Whipping cash-starved native schools into shape won’t work

Editorial | Published Oct 28, 2013 by The Toronto Star

The shortcomings of Canada’s aboriginal education system have been well-documented. For decades Ottawa has underfunded reserve schools, ignored their disproportionately high dropout rate, and shrugged off the funding gap between reserve schools and provincial schools.

It should have been good news this past week when Aboriginal Affairs Minister Bernard Valcourt rolled out the First Nations Education Act, a comprehensive plan to upgrade the quality of aboriginal education.

But the reforms the minister proposed were so heavy-handed that First Nations immediately struck a defensive posture, branding the plan dictatorial and patronizing. Aboriginal leaders accused him of imposing onerous demands without providing the resources to meet them; spurning their pleas for collaboration and ignoring the United Nations, which urged Ottawa not to rush ahead unilaterally.

The opposition parties echoed those concerns in Parliament. Jonathan Genest-Jourdain, aboriginal affairs critic for the New Democratic Party, warned that Valcourt was launching his overhaul of aboriginal education “in a climate of utter distrust.”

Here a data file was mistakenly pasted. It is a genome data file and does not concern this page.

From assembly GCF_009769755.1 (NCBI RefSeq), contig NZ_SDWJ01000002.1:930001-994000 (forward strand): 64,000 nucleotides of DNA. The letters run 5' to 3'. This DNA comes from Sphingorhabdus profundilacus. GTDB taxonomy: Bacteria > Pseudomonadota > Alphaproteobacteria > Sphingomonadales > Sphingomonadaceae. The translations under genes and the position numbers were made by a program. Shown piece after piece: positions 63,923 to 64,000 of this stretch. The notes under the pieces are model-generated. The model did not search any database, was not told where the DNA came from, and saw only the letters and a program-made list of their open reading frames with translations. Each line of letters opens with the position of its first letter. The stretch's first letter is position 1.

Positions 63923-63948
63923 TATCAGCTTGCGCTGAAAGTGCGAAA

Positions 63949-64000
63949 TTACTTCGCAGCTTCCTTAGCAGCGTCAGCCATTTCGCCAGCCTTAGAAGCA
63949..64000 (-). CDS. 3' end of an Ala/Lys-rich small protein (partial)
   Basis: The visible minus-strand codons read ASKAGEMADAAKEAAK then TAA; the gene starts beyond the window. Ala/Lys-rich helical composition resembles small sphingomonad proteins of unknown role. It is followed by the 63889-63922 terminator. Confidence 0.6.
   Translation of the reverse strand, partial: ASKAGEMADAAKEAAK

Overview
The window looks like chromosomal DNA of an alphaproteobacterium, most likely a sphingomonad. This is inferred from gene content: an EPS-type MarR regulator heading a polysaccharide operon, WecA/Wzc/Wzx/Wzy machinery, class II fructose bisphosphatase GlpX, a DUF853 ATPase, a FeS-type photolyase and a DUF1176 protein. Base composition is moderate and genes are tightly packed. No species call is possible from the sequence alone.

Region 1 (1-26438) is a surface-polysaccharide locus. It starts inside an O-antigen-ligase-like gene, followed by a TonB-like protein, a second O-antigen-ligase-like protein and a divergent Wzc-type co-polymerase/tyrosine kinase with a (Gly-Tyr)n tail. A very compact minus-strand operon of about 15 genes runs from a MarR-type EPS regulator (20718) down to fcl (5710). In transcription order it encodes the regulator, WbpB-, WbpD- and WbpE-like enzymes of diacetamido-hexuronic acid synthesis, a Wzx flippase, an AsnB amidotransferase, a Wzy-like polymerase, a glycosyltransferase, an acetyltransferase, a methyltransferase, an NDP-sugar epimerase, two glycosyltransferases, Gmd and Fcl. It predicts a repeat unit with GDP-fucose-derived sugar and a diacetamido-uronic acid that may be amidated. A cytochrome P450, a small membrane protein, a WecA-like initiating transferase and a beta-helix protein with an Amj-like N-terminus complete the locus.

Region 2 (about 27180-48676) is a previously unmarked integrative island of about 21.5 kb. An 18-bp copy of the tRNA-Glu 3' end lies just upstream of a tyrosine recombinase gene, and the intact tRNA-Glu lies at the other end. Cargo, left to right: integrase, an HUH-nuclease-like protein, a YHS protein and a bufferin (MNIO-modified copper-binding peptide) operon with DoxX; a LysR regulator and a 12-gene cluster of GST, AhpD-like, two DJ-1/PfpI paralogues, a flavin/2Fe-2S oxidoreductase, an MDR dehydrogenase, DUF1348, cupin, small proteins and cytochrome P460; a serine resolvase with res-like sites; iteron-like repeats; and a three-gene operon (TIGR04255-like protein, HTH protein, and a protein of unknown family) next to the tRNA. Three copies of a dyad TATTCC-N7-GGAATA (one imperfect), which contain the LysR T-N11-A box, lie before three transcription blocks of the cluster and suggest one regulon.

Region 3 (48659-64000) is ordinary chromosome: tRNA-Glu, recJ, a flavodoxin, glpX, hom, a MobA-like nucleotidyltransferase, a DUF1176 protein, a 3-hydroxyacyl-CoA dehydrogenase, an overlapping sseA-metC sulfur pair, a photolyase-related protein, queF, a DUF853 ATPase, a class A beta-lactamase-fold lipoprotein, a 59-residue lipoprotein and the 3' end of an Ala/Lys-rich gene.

The bill is needlessly confrontational. It empowers the government to seize control of First Nations schools that aren’t meeting Ottawa’s standards. It authorizes federal inspectors to review each school once a year, recommend improvements and appoint a manager if they were not implemented. It does not provide a single dollar to address the $2,000- to $3,000-per-student funding gap between reserve schools and provincial schools. It would not lift the 2-per-cent-a-year on funding for aboriginal education that has prevailed since the Conservatives took power in 2006.

Read more: http://www.thestar.com/opinion/editorials/2013/10/28/whipping_cashstarved_native_schools_into_shape_wont_work_editorial.html

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